Who are we?

Riverine systems are exposed to multiple natural and anthropogenic stressors, such as changes in the hydrological regime, river regulations, inputs of nutrients, organic matter, and toxic substances from the catchment, and climate change. As a consequence, freshwater ecosystems are highly endangered.

Freshwater systems face a massive decline in biodiversity and significant changes in aquatic matter cycles.

Our research group “Biogeochemistry and Ecohydrology of Riverine Landscapes (BIGER)” studies the interactive effects of these stressors on the biogeochemical processes at the water-sediment-interface of streams, rivers, and floodplains as well as on their biodiversity at different spatial and temporal scales.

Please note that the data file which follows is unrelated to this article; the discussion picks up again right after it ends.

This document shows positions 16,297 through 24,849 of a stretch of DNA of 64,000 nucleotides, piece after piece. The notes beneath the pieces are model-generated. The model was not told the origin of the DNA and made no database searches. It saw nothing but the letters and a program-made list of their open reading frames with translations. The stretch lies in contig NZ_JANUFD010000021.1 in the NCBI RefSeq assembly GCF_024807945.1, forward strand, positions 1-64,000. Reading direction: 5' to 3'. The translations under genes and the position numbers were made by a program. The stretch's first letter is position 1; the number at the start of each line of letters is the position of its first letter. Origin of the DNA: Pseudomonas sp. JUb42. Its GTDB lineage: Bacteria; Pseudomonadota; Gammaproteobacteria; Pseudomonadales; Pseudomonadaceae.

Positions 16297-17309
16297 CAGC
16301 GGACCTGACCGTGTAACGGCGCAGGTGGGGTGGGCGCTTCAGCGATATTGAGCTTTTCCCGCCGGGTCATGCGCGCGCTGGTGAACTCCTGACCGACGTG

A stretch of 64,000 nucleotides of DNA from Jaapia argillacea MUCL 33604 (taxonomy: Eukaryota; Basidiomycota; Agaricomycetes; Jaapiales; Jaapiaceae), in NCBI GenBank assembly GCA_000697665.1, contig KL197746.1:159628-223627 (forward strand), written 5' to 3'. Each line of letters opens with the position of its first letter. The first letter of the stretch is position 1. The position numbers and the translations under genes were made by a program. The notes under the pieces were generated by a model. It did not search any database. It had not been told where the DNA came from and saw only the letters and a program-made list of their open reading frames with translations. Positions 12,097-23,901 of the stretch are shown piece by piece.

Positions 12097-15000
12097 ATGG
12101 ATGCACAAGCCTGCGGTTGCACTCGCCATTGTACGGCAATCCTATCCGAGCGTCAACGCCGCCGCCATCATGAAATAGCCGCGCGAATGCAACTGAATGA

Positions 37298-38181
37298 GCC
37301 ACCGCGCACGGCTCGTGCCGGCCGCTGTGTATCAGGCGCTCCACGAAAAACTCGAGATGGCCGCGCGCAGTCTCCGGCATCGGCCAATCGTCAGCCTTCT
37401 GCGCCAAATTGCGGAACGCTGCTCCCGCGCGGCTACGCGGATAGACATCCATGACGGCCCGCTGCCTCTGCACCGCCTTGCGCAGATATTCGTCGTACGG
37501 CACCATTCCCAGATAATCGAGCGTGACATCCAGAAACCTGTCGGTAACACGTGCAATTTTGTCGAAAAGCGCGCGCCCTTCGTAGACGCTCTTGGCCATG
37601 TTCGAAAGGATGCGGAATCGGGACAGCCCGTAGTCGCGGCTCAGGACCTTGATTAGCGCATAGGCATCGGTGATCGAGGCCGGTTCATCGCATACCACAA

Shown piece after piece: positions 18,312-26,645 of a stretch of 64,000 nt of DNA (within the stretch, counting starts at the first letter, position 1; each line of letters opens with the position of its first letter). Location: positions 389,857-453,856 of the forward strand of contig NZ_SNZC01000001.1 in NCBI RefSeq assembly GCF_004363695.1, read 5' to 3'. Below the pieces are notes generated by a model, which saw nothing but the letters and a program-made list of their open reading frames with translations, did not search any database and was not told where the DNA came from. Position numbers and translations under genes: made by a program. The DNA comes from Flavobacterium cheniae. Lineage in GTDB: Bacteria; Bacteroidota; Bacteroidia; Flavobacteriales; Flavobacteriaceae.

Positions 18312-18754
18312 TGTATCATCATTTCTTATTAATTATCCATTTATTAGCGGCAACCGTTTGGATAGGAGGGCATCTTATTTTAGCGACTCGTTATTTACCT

Our research focus lies on the resilience and resistance of aquatic communities and processes to both, human impacts and restoration measures, and on the development of perspectives for a sustainable use and, thus, an improved ecological state of these systems.

Our research areas and methods are:

  • Nutrient and carbon cycling in aquatic ecosystems
  • Ecohydrology
  • Biodiversity
  • Algal ecology
  • Multiple stressor effects
  • Interactions between river systems and societies
  • Restoration ecology
  • Field observation, monitoring, experiments and modelling

Where can you find us?

Our group is active at two institutions.

We are part of the Institute of Hydrobiology and Aquatic Ecosystem Management (IHG) of the University of Natural Resources and Life Sciences, Vienna (BOKU)

We are also part of the WasserCluster Lunz-Biological Station GmbH (WCL), where our laboratories and experimental facilities are located.